Greek PM calls for new EU aid to Turkey to stop migrants

Prime Minister of Greece Kyriakos Mitsotakis speaks during the 2019 Climate Action Summit which is being held ahead of the General Debate of the General Assembly of the United Nations at United Nations Headquarters in New York, New York, USA, 23 September 2019. [Justin Lane/EPA/EFE]

Greece’s new conservative leader on Thursday (26 September) called for the European Union to commit more money to support Turkey to stem the rising flow of migrants.

Turkish President Recep Tayyip Erdoğan has threatened to start allowing refugees to flee unless international partners give more money to support the more than 3.6 million Syrian refugees in his country.

A day after meeting Erdoğan, Greek Prime Minister Kyriakos Mitsotakis said that a 2016 package, in which the European Union committed six billion euros in return for Turkey stopping migrants from crossing, was coming under “severe pressure.”

Erdogan, Mitsotakis discuss curbing migrants

Greece’s new conservative prime minister met Wednesday (25 September) with Turkey’s leader for the first time and asked for cooperation in stemming an uptick in migrant arrivals.

“It’s very clear to me that we need a new arrangement,” Mitsotakis, who is in New York for the UN General Assembly, said at the Council on Foreign Relations.

“Turkey needs to make commitments to maintain this arrangement and the European Union needs to acknowledge that Turkey is hosting millions of refugees and needs to provide additional financial support to Turkey going beyond 2019,” he said.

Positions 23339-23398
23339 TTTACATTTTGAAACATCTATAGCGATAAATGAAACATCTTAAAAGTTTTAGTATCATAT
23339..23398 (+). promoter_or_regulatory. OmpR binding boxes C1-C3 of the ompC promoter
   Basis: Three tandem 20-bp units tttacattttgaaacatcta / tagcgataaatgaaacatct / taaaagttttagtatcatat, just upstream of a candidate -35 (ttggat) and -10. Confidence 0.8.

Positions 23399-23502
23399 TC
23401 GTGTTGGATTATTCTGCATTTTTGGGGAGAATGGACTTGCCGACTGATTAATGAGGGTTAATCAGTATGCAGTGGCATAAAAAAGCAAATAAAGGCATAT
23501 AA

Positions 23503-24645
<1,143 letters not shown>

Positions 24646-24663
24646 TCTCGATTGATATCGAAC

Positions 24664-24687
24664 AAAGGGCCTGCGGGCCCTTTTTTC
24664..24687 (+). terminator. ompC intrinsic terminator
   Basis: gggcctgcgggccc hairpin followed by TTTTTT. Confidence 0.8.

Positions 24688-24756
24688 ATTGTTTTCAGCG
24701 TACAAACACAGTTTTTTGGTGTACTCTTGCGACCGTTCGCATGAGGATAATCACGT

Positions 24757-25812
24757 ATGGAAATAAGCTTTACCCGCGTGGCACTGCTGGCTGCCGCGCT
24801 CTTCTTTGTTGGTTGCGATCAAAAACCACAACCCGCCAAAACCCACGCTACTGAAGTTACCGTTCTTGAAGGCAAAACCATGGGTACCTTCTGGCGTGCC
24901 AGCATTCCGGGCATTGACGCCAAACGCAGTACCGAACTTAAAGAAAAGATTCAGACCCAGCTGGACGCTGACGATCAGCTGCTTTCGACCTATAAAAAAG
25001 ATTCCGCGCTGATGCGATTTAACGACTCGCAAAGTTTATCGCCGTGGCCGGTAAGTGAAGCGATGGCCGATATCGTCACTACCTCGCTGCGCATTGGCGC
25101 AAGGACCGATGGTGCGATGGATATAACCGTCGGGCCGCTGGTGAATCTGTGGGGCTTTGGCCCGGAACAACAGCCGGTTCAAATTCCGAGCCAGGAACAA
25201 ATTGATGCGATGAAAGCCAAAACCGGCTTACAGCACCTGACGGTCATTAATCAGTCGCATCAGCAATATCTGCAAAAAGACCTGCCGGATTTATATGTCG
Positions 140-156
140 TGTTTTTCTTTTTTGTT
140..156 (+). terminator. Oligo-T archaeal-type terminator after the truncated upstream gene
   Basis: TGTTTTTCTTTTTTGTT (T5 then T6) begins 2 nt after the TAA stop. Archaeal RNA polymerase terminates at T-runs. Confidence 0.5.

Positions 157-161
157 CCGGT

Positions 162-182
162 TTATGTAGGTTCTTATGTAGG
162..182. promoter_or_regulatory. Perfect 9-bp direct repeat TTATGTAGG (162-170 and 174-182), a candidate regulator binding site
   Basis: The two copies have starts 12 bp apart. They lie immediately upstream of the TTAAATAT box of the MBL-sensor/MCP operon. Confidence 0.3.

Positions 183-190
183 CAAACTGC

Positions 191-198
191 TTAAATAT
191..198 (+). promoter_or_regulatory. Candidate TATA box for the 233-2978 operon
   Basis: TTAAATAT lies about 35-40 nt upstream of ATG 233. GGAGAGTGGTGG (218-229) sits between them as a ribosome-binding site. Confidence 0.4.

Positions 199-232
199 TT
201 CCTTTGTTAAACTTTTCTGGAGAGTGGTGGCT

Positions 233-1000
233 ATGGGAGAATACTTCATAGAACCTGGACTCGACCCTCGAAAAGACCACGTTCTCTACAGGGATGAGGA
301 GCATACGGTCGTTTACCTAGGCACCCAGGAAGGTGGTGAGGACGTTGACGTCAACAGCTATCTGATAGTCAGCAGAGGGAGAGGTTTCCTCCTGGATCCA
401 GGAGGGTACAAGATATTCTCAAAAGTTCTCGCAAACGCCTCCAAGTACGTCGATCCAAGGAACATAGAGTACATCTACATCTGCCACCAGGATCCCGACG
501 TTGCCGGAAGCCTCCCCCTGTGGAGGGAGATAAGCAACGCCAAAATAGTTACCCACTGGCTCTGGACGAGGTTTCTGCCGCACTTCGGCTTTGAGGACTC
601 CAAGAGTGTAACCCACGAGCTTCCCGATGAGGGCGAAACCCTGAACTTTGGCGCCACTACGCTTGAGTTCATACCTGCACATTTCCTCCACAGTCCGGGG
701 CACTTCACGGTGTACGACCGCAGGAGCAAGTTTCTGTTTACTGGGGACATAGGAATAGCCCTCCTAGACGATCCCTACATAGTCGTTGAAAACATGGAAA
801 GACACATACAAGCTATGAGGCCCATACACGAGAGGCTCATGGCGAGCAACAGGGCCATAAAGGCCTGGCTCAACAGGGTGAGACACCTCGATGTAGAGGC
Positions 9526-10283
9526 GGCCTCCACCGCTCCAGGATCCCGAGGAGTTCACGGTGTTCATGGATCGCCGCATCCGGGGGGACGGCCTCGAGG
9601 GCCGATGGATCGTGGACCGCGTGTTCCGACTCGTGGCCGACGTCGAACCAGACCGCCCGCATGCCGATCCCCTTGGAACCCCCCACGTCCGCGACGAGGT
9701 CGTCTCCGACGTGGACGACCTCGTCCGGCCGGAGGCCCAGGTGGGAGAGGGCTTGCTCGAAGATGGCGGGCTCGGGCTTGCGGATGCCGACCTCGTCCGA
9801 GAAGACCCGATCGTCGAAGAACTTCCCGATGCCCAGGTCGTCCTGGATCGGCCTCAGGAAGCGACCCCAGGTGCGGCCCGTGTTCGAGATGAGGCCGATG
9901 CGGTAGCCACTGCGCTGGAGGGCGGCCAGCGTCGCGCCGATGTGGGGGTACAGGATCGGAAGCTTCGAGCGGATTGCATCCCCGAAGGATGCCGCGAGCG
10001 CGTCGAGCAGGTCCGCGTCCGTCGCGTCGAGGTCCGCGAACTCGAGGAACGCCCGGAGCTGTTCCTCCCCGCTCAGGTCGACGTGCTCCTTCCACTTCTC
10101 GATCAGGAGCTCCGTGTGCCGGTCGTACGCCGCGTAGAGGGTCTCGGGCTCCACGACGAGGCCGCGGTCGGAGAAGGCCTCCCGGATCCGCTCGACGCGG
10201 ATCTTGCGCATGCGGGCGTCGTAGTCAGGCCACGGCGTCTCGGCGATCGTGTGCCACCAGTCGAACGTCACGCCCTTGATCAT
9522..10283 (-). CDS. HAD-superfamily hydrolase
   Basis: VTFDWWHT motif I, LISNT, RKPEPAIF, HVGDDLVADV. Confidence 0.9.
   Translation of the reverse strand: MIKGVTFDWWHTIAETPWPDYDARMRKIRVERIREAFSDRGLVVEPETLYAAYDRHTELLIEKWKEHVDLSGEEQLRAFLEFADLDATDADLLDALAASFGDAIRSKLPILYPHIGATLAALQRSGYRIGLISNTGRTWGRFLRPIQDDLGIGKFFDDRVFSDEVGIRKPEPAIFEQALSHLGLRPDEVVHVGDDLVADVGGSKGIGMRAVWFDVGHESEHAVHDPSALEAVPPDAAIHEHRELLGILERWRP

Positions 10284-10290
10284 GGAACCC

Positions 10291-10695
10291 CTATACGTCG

The Greek leader said that his talks with Erdoğan were “honest and frank” and that he raised concerns over Turkey’s defiant drilling for gas off Cyprus.

“It’s in nobody’s interest, including Turkey’s, to have a very difficult relationship with the European Union and I think certainly we can work in the direction of improving the relationship,” he said.

“But Turkey also needs to play its part. Not just on the refugee side — on Cyprus and the Aegean, we just need less aggression.”

Mitsotakis has vowed a harder line on migration than his left-wing predecessor, Alexis Tsipras, who welcomed refugees on humanitarian grounds.

Mitsotakis, whose conservatives defeated Tsipras in July elections, said that arrivals have been rising and that most were “economic migrants” from Afghanistan or sub-Saharan Africa rather than refugees from war-ravaged Syria.

He said he would press for more support by other EU members, saying it was “deeply unfair” that eastern countries have refused to contribute or resettle refugees.

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